Mercedes-Benz C220 BlueTec 2014 Road Test

Executive cars are serious business. The ubiquitous Ford Mondeo is actually outsold by the BMW 3 Series and there’s a lot of competition, not just from other saloons like the Audi A4, but from crossovers and SUVs in the same price bracket. That means the all-new Mercedes-Benz C-Class has to be seriously impressive if it’s to compete.

The C220 BlueTec diesel is expected to be the big seller in the range. From a company car point of view the maths seem to add up. Mercedes-Benz has managed to get emissions impressively low across the board - the C220 BlueTec emits just 109g/km and 110g/km with the automatic gearbox. And it's not exactly lacking in the power department, with 170PS on tap and peak torque of 400Nm.

A cheaper, entry level 1.6-litre diesel borrowed from Renault, arrives in September, badged C200 BlueTec. We've been impressed by that, but the C220 BlueTec is still a strong offering and is powered by the well proven Mercedes-Benz 2.1-litre diesel that's also used in the C250 BlueTec. In the C220 BlueTec (Mercedes-Benz has ditched the CDI badging for the C-Class) it offers good official economy of 65.7mpg.

It’s not a case of appealing to the head alone though. The C-Class feels as luxurious and as special as you’d hope a Mercedes-Benz would. The exterior styling echoes that of the sleek, flagship S-Class. The attractive styling continues in the cabin, which is neat and uncluttered. There’s a high mounted infotainment screen that’s controlled by an intuitive combination of touchpad and control wheel mounted on the transmission tunnel. It’s easy to get to grips with, as is more or less everything else about the C-Class.

Mercedes -Benz C220 Blue Tec (10)

Getting comfortable is straightforward thanks to supportive seats that are trimmed in Artico man-made leather as standard. In the back row there’s enough room for adults to make themselves at home, with masses of legroom. Head room is a less generous but it’s by no means restrictive, so taller passengers should be just as comfortable. There’s plenty of room for luggage too with a 480-litre boot - identical in capacity to the Audi A4 and BMW 3 Series.

Refinement is very impressive. Even with a diesel engine there is barely any noticeable noise at start up and you’ll only just hear it when it’s pushed particularly hard. Wind noise is minimal and the seven automatic transmission seamlessly shifts up and down, making town driving or long motorway trips effortless. This is helped by the terrifically smooth Airmatic air suspension - even on firmer AMG Sport models with larger wheels.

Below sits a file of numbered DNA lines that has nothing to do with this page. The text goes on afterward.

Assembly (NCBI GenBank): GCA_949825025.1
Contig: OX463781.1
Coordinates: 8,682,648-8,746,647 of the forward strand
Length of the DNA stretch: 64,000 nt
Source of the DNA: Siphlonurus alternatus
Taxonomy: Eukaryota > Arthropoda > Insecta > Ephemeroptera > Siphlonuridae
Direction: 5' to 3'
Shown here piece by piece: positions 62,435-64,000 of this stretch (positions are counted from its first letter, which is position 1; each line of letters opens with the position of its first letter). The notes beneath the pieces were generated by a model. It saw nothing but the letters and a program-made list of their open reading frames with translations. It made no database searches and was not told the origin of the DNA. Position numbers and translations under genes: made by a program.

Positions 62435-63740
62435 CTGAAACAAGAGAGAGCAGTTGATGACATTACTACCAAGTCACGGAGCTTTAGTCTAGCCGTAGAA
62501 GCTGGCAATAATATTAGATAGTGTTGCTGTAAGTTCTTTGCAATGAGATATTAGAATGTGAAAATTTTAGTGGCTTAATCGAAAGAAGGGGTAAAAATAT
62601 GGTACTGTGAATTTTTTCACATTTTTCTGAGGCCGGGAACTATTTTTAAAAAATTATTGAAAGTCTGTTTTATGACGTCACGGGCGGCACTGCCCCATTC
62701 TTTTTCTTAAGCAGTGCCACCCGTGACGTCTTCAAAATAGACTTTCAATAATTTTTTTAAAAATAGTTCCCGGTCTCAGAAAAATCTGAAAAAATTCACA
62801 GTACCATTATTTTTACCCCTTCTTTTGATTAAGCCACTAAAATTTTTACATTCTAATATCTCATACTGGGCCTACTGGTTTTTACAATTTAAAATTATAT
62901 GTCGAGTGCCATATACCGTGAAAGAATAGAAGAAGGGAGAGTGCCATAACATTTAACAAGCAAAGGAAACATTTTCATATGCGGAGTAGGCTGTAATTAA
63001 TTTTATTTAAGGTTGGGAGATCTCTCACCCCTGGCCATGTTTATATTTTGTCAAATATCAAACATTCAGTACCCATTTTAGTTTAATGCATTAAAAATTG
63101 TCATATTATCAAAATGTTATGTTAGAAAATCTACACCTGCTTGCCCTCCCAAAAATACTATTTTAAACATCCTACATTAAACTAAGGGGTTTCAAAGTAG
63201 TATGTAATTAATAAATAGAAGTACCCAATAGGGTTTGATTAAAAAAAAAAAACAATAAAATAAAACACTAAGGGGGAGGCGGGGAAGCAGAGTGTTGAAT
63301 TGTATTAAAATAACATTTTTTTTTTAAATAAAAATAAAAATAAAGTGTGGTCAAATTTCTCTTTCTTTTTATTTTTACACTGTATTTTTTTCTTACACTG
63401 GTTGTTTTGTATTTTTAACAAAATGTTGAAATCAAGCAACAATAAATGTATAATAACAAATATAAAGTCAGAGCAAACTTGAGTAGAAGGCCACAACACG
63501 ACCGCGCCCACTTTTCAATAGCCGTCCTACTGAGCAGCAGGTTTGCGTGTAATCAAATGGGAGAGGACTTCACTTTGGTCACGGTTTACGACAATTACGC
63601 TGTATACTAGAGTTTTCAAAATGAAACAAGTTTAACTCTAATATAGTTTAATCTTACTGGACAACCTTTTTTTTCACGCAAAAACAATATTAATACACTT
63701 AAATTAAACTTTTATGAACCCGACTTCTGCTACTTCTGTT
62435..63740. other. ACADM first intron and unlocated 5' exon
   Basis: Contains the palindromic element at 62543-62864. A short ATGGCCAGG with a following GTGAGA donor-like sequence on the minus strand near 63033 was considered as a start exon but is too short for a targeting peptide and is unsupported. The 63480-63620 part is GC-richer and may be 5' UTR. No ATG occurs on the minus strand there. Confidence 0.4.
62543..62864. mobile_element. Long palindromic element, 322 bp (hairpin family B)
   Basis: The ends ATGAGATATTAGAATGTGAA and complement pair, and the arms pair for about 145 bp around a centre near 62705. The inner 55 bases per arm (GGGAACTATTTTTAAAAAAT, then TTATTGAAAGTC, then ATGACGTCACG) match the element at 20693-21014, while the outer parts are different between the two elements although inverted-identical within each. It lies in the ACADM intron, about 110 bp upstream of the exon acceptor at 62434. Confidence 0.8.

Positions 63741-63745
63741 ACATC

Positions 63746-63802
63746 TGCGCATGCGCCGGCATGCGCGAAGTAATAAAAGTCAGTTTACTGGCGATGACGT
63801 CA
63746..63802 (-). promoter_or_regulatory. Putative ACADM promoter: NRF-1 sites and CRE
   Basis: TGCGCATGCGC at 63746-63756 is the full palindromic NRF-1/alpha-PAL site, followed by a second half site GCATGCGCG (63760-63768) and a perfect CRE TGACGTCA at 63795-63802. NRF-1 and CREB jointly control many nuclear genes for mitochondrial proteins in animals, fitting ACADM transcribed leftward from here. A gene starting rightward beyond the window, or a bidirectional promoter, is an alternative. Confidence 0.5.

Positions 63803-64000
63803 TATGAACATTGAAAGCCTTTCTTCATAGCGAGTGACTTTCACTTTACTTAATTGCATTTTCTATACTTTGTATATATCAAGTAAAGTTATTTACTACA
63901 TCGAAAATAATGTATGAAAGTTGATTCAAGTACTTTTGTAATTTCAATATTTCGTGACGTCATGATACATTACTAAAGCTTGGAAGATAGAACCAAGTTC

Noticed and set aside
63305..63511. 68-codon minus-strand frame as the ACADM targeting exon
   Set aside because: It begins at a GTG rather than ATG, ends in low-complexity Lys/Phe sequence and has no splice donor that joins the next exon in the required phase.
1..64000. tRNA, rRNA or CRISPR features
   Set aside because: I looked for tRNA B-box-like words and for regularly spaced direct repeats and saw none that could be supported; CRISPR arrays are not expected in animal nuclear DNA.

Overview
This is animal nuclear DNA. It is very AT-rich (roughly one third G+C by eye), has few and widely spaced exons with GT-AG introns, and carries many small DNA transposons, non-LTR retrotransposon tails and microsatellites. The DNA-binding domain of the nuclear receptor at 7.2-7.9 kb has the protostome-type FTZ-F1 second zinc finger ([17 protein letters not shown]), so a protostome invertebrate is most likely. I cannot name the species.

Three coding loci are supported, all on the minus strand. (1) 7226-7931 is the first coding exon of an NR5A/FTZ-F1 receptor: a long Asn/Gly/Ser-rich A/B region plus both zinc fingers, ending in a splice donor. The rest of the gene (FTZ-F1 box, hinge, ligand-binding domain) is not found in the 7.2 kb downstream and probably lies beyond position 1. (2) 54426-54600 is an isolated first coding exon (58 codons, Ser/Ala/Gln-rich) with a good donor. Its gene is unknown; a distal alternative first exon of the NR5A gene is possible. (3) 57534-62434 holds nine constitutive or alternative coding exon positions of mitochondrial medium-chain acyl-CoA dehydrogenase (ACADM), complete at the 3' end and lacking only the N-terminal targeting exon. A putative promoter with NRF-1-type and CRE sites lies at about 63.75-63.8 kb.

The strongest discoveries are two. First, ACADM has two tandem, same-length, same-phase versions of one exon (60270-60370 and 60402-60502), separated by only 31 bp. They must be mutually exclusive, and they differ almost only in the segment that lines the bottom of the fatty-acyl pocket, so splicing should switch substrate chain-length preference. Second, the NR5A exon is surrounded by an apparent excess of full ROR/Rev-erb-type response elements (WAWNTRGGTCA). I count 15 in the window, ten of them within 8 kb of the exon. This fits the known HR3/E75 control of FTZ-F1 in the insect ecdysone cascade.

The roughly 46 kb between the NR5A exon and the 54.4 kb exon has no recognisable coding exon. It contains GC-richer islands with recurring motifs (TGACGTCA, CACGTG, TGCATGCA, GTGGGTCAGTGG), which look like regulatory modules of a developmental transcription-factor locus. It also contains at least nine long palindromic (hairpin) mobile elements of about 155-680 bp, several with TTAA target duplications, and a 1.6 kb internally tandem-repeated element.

Thankfully the handling doesn’t suffer at the expense of comfort. The well-weighted steering is light enough to make low speed driving easy, but it offers enough weight and resistance to inspire confidence at higher speeds. For those who really enjoy driving there’s a drive mode selector with Eco, Comfort, Sport and Sport+ settings, that changes the steering weight, throttle response and gear shift timing on auto models.

There’s barely any body roll through twists and turns. Obviously it’s not as lithe and nimble as a little hatchback but it can certainly get its hustle on through corners. Impressive though the C-Class is, the BMW 3 Series is a little better on a challenging country lane, but the BMW can’t match the Mercedes-Benz blend of comfort and dynamic ability.

Mercedes -Benz C220 Blue Tec (7) 

The C220 BlueTec diesel is a little underwhelming compared to the more powerful C250 BlueTec yet it’s still an impressive engine. Performance is strong, with 0-62mph taken care of in 7.4 seconds if you specify the automatic transmission – and you really should because it suits the C-Class perfectly.

The 220 diesel does need to be worked a little harder than the 250, which means the gearbox hangs on to gears a little longer and sometimes needs to kick down through two gears rather than one if you put your foot down, but the rest of the time it’s smooth, quiet and easy to get along with.

There are three trim levels - SE, Sport and AMG Sport and surprisingly for Mercedes-Benz, even entry level models are well equipped. All cars get the infotainment screen system, but a £995 upgrade is required to get navigation, which is standard on the upper trim levels. These also gain cosmetic embellishments and suspension tweaks, but much of the high tech stuff is optional and includes things like blind-spot assist and collision mitigating brakes.  

It’s difficult to fault the new C-Class. It blends the quality, style and comfort expected of Mercedes-Benz with a modern interior and excellent driving dynamics. It is slightly more expensive than its rivals, but it is well equipped as standard and offers the best of all-worlds, blending a good drive with comfort and – perhaps most importantly – the feeling that you’re in something a little bit special.

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